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Same-Sex Adoption woes

Canadian-based Sunrise Adoption explores the issues faced by a same-sex couple seeking a Korean child and the alternatives.

Many same-sex couples who have a Korean partner will want to try to adopt a Korean child. Following the Korean government recently published ‘Health and Family Basic Plan ‘in March, with diversified definitions of the family, it failed to include same-sex couples and this is a problem for couples in and beyond Korea.

Korea is reputed as a conservative country and the implication has far-reaching consequences, adoption agencies around the world operate to get children into comfortable families and this includes hundreds of same-sex couples.

“The two ideal options for same-sex couples in North America include domestic adoption and our new project with Mexico and Columbia,” said Angie Chalke, Sunrise Adoption.

If couples want a child from their own culture, it is not that easy if you are coming from places like South Korea. Angie explains as many countries still hold a prejudice against the LGBTQ community and it is something that adoption agencies worldwide are fighting.

“Canadian domestic adoption is straightforward, couples pick a child, make a case and the birth Mother will decide’ she explained.

The urgency to start a family often leaves people to want ‘‘tomorrow or never” as couples want to make to start building their families after lengthy paperwork loaded application, Angie believes.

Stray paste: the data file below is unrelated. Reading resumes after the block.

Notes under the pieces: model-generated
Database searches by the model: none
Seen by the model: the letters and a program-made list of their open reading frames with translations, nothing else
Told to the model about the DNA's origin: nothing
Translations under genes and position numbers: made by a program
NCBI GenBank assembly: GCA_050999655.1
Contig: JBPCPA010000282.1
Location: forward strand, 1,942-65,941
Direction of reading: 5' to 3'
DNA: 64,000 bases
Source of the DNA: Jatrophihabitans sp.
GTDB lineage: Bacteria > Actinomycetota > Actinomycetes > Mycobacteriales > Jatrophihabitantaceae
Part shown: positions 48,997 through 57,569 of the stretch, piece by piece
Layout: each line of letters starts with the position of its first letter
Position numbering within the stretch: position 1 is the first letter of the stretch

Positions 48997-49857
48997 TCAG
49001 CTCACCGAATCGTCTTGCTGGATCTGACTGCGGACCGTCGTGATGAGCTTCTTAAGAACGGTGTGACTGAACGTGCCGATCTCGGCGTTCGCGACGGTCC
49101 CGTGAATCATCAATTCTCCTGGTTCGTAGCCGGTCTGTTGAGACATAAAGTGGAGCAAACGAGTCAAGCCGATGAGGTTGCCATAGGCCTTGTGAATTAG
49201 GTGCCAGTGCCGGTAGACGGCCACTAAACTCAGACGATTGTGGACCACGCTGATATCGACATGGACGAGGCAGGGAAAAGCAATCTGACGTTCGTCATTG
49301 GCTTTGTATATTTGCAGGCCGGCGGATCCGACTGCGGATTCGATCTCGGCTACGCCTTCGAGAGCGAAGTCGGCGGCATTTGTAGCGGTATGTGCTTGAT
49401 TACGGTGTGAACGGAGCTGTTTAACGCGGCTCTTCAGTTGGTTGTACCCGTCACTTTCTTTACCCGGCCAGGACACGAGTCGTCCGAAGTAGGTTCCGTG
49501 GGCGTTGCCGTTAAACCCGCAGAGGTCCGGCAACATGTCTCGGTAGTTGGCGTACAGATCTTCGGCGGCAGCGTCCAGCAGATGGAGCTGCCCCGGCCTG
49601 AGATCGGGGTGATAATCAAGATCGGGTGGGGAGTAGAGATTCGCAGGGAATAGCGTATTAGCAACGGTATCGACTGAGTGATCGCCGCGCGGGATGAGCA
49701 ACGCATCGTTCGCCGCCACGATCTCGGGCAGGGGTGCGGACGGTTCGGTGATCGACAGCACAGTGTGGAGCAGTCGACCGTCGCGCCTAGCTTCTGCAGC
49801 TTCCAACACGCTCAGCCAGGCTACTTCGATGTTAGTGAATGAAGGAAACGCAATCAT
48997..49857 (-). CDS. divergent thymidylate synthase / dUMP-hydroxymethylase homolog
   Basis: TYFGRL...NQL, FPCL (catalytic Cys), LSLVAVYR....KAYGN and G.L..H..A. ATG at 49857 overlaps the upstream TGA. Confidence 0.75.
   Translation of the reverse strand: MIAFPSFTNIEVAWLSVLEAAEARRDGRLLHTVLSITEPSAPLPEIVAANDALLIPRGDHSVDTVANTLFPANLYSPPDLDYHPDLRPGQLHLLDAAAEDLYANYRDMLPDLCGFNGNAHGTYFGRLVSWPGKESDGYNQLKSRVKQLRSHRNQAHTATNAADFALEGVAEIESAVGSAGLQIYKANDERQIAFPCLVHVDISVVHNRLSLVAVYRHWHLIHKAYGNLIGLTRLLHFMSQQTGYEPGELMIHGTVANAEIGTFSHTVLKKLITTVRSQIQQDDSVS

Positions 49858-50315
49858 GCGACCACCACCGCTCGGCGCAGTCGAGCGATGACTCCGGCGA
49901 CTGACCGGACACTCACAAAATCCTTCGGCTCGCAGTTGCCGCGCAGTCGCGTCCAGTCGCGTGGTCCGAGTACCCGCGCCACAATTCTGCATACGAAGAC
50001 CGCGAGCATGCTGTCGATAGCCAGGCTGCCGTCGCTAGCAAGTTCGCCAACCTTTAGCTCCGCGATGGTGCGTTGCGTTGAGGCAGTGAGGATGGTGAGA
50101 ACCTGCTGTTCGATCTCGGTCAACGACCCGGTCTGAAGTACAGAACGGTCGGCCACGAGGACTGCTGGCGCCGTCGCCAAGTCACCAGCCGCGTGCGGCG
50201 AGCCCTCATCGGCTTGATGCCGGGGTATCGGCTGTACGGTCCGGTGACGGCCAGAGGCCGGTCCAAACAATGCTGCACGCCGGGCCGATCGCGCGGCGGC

‘‘tomorrow or never”

And, in some cases “you could be fortunate that the right fit happens right away” and that could largely be due to the fact that the application is domestic.

For women who want to find the right home for their child, same-sex couples have proven popular across Canada and the USA.

The Canadian application process includes an application, a home study that consists of six meetings, 2 hours with a social worker who would then generate a report for the birth mother to review.

The good news for Canadians at home or abroad looking to adopt is that the Canadian government changed the definition of ‘parent’ in the Citizenship Act, 2020. Allowing Canadian citizenship to pass from non-biological children whether in Canada or not.

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